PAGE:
The subject of war crimes has been on my mind lately. The concept of “war crimes” seems to me to have a false dignity. For one thing, because war crimes prosecutions are typically visited only on the losing party of a war — making them more like a theatrical extension of the triumph of the winners (like a victory dance or a taking of scalps) than an impartial judicial proceeding. And secondly because so little of the deliberate and premeditated cruelty and evil of war falls under its statutes.

If you drop a bomb from an airplane that burns a young boy, rips his arms off and leaves him bleeding and screaming in the rubble, you’re infinitely more likely to be awarded a medal than to be indicted for your actions. If you were to surgically remove his arms one-by-one in order to coerce his father into revealing state secrets, but you lose the war anyway, you might very well be brought up on charges.

The boy is no better off in either case, and the intentions of the perpetrator are not as different as they may appear. We’re constantly being told that civilian casualties are an unavoidable consequence of aerial bombardment — usually by people who think that this constitutes a good reason not to raise a fuss when it happens — but to me this is evidence of premeditation and intent.

If you know that aerial bombardment is going to result in civilian casualties and you do it anyway, then you have intended to kill civilians. You may believe that the cost in innocent lives was worth the results of this approach, but just to automatically declare this as if no evidence or argument were necessary doesn’t represent a defense.

I’ve heard the following sort of statement many times: “Of course we did not deliberately target civilians when we bombed the city. Civilian casualties are inevitable in any campaign of this sort.” The two phrases are in logical contradiction.

On the U.S. bomber Enola Gay dropped an atomic bomb on the city of Hiroshima, Japan in an attack that, if successful, could not have had any result that did not include thousands and thousands of civilian casualties. Everyone who took part in that mission who cared to consider its results knew that they were going to be burning children alive, for instance.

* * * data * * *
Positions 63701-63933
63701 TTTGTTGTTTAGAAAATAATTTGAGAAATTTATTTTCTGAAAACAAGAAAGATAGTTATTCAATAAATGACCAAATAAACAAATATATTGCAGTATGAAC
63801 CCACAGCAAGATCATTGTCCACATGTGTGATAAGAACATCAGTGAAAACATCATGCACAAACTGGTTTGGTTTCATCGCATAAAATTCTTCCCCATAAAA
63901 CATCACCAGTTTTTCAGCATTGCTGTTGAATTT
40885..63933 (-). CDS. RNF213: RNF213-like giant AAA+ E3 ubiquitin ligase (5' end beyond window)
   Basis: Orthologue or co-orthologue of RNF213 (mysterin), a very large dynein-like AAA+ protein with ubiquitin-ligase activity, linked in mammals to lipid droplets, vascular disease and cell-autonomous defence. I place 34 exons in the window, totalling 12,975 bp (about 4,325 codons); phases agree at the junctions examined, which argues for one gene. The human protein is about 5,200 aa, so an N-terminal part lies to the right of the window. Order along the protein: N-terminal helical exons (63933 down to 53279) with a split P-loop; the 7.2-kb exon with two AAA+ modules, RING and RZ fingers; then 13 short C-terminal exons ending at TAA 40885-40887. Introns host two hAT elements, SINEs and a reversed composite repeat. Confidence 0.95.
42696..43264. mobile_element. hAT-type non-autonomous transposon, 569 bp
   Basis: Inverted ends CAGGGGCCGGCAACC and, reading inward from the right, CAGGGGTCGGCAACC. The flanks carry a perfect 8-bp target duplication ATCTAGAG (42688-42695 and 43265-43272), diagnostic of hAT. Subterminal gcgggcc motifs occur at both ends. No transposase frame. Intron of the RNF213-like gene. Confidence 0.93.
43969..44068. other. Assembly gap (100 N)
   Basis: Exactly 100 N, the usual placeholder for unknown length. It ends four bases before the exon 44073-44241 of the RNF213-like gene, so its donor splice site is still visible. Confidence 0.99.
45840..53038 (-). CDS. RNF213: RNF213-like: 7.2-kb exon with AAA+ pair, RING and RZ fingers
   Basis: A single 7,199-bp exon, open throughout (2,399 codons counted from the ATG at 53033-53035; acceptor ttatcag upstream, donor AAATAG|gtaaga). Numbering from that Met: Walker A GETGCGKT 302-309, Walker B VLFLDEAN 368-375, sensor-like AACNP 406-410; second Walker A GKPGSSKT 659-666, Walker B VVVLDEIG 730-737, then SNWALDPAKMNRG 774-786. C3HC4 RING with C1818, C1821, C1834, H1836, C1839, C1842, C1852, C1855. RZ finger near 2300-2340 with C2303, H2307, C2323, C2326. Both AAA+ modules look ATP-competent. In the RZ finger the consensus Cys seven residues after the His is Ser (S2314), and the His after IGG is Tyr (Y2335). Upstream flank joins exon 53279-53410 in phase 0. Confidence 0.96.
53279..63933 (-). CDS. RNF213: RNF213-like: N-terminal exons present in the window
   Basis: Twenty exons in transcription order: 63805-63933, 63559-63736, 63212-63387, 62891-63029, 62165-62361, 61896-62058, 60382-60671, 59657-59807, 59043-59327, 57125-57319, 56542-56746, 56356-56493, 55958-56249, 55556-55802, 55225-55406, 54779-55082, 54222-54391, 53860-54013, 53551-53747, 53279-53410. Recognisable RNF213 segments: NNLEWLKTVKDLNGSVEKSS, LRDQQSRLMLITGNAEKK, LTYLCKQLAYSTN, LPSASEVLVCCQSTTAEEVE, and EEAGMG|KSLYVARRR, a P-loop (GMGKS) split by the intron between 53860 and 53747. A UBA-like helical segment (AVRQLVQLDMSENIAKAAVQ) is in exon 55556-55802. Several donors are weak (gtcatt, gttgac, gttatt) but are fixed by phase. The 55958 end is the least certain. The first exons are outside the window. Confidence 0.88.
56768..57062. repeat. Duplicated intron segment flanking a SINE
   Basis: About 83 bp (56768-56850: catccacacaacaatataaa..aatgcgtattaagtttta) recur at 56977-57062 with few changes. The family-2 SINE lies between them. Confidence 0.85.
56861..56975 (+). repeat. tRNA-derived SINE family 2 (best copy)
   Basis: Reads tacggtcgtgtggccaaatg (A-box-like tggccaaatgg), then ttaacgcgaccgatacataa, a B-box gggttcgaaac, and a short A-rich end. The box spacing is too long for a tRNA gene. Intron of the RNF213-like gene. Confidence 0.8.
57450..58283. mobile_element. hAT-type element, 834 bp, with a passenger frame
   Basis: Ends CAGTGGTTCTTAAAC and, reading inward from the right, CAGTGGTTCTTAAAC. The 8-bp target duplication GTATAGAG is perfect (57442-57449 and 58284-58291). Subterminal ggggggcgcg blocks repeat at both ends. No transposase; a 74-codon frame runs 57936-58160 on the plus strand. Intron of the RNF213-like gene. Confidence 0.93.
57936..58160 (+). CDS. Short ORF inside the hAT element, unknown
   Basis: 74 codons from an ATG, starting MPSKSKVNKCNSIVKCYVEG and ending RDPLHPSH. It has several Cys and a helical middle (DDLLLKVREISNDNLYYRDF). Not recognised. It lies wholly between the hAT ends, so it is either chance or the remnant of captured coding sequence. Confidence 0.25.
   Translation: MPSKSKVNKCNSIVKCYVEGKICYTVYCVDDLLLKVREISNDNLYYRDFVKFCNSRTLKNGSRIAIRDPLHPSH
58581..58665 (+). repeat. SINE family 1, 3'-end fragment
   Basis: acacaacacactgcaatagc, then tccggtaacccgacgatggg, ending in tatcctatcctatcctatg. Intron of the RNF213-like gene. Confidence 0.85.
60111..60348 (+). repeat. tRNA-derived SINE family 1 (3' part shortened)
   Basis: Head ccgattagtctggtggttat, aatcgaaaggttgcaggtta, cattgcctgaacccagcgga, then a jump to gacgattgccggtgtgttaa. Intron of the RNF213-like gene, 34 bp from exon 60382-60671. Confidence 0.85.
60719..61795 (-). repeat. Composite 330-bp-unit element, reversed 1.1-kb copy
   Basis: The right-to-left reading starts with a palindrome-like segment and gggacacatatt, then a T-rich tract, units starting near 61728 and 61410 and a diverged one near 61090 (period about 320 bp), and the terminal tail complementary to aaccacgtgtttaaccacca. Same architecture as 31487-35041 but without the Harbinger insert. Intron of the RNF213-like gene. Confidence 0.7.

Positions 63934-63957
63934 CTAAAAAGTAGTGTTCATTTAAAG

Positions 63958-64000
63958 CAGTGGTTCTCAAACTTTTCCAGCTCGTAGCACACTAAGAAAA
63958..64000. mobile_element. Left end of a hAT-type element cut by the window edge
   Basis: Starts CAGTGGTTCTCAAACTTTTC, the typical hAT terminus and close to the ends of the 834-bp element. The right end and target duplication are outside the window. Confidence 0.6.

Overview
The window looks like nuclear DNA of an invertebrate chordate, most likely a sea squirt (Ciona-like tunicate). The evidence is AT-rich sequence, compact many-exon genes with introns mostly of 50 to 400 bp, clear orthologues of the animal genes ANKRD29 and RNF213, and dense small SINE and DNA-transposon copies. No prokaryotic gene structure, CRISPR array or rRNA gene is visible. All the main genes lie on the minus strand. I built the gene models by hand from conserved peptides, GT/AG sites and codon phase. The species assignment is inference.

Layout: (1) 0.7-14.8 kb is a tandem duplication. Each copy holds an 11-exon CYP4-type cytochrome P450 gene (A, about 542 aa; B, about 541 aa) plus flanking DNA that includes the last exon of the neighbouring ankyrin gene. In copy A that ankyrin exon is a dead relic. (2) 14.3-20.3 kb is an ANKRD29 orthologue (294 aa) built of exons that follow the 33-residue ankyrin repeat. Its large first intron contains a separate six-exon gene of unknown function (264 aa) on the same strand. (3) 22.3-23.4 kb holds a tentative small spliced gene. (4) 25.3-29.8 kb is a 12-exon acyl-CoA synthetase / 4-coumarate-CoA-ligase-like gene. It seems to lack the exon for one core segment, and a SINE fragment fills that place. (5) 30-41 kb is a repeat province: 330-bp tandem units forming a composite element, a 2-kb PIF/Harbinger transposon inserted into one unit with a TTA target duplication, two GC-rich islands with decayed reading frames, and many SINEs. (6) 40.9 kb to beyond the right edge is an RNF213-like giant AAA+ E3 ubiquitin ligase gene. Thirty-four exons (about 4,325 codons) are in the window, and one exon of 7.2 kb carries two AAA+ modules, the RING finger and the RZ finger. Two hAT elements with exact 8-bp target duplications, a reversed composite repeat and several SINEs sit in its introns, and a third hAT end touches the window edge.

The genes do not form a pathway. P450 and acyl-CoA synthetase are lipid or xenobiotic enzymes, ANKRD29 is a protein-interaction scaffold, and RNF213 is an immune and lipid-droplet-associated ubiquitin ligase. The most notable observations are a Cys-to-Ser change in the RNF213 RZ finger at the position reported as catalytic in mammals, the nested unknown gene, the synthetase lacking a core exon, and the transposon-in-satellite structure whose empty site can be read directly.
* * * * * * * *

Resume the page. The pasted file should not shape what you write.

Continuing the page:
Utilitarian debates continue over whether burning children alive is ever an appropriate thing to do, and if so under what circumstances, and whether the circumstances faced by the people who dropped the bomb on Hiroshima were among these. Along with these debates is a good deal of convenient forgetting and denial of reality. the Enola Gay is being exhibited by the Smithsonian:

[A] group of scholars, writers, activists and others have signed a petition criticizing the exhibit for labeling the Enola Gay as “the largest and most technologically advanced airplane for its time” without mentioning that the Boeing B-29 dropped the bomb on Hiroshima.…

The Enola Gay is exhibited at the Steven Udvar-Hazy Center near Dulles International Airport in Virginia, with other vintage warplanes. Its explanatory placard is two paragraphs long and includes the restored airplane’s dimensions and the information that, while it was originally built to be used in the European fighting theater, it found “its niche on the other side of the globe.”

Update: A press release from the Smithsonian National Air and Space Museum denies that the Enola Gay exhibit doesn’t mention the Hiroshima bombing. The complete text of the exhibit display is included in the press release and explicitly mentions the Enola Gay’s role in both the Hiroshima and Nagasaki bombings.